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Iraqi forces, backed by American troops, killed 250 insurgents in a bloody battle near Najaf yesterday. The fifteen-hour battle prevented the terrorists from attacking Shi'ite pilgrims on their way to celebrate Ashura, a flashpoint for violence in the past. However, some reports indicate that Shi'ite splinter groups may have been among the forces attacking the Iraqis:
At least 250 militants were killed and an American helicopter was shot down in violent clashes near the southern city of Najaf on Sunday, Iraqi officials said.
For 15 hours, Iraqi forces backed by American helicopters and tanks battled hundreds of gunmen hiding in a date palm orchard near the village of Zarqaa, about 120 miles south of Baghdad, by a river and a large grain silo that is surrounded by orchards, the officials said.
It appeared to be one of the deadliest battles in Iraq since the American-led invasion four years ago, and was the first major fight for Iraqi forces in Najaf Province since they took over control of security there from the Americans in December.
That handover was trumpeted by the Iraqi government at the time as a sign of its progress in regaining more control of Iraqi territory.
Casualty figures will almost certainly rise; the battle had finished just hours before the initial reports came out, and dawn will bring more clarity to the assessments. It seems clear that the Iraqis won a major victory against perhaps the most well-organized and resourced attack by insurgents in almost four years of fighting. That may answer critics who have questioned the fighting character of the new Iraqi army, who took the lead in winning the battle.
Reports differ on the composition of the insurgents. Initially, it was thought that the attack was a Sunni plot against Shi'ite civilians, which has happened before on Ashura. The late Stephen Vincent wrote about such an attack in his book In The Red Zone, which happened almost literally in front of him. Ashura is a paroxysm of martyred religious frenzy, with violent and bloody imagery that defines the Shi'a and disgusts the Sunnis. Sunni terrorists usually plan some sort of mischief on Ashura for that reason.
However, Shi'ite clerics in the area claimed that the gunmen came from a Shi'ite splinter group started by Saddam Hussein to counter the popularity of Grand Ayatollah Ali al-Sistani. They called themselves the Mehwadiya in Saddam's time and followed a cleric who had at one time followed Moqtada al-Sadr's father-in-law, but later broke off relations with Sadr. The New York Times reports that the clerics are under pressure not to reveal the divisions within the Shi'ites, but those have been known ever since Moqtada al-Sadr started free-lancing with the Iranians and moved outside of Sistani's control. What may be new is the notion that the various Shi'ite factions might go to war with each other, especially while the Sunnis remain a threat.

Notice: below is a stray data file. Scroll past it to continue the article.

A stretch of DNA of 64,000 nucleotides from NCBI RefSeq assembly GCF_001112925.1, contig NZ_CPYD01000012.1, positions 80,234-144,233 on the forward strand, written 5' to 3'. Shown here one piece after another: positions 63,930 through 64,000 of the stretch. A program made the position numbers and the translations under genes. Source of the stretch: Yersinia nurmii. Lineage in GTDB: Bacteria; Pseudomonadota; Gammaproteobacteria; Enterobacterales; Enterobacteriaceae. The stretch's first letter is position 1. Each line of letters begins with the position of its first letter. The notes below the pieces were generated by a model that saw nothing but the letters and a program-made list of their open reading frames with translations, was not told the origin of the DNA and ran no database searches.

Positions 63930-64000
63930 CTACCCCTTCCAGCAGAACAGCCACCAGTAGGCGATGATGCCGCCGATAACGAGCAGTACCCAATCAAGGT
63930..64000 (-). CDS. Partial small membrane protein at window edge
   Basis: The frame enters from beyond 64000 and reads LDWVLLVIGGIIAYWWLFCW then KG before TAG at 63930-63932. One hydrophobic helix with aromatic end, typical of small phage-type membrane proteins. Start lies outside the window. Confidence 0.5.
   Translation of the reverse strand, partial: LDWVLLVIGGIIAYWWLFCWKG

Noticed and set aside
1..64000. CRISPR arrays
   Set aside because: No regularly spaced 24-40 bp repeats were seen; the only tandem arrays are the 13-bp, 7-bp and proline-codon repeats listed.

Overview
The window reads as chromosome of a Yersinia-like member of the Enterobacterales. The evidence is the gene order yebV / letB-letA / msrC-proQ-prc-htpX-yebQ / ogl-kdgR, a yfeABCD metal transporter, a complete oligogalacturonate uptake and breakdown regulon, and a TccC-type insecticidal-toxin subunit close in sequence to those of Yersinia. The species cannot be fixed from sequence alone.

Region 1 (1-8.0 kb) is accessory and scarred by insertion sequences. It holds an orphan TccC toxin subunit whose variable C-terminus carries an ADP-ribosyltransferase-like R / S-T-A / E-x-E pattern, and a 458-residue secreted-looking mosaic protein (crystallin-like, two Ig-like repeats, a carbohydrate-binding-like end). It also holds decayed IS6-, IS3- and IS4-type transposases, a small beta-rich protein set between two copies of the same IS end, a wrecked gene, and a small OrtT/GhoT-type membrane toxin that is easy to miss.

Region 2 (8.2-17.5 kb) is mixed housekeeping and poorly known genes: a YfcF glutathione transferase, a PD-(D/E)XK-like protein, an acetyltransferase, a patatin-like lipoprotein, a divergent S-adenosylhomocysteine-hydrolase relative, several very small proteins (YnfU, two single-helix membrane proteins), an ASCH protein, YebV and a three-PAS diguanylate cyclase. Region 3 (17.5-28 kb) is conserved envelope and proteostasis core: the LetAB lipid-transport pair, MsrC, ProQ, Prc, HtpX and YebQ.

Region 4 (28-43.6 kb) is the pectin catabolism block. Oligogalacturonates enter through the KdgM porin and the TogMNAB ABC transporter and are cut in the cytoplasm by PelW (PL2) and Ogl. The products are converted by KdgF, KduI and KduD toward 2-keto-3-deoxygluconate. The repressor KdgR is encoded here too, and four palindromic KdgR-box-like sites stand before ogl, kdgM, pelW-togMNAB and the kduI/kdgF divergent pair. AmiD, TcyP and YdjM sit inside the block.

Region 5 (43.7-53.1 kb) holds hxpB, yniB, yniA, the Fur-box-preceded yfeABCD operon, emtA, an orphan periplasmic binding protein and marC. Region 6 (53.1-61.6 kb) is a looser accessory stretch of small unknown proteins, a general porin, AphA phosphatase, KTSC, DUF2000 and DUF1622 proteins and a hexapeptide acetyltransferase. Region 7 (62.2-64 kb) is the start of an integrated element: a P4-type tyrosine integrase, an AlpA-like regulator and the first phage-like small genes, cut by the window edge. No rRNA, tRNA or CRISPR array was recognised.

Some evidence exists that at least part of the forces were Sunnis. Some of the dead wore clothing that indicated they came from Afghanistan and Pakistan, primarily Sunni nations. That sounds suspiciously like al-Qaeda rather than Shi'ite splinter groups, although it is possible that AQ would align itself with Shi'ite splinter groups if it thought it would help kill more people to make a point.
The post-battle assessments should be interesting. Intelligence forces must be wondering why insurgents would attempt a straight-up fight against the Iraqis, and whether that indicates overconfidence or desperation.Sphere It View blog reactions
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» What Happened in Najaf Over the Weekend? from The Political Pit Bull
As you might have already heard, a fierce battle took place yesterday between Iraqi soldiers backed by US helicopters and a group of insurgents just outside of the Shiite holy city of Najaf. In all, the battle claimed the lives... [Read More]
Tracked on January 29, 2007 11:51 AM
» 250 militants slain in fight near Najaf from SpeckBlog
The Washington Times Our hearts go out to the families of our fallen and congratulations to the Iraqis who are taking point in fighting off these terrorists. U.S.-backed Iraqi troops yesterday attacked insurgents reportedly plotting to kill pilgrim... [Read More]
Tracked on January 29, 2007 2:54 PM
» Now can we bomb their asses? (Multiple updates) from Bill's Bites
[I'm backdating this to keep it at the top of my site for the day. Scroll down for newer posts. Original timestamp 2007.01.29.02:39]Qods Force, Karbala and the Language of War Details Indicate Iran's Qods Force Executed US Soldiers After Karbala [Read More]
Tracked on January 29, 2007 4:44 PM
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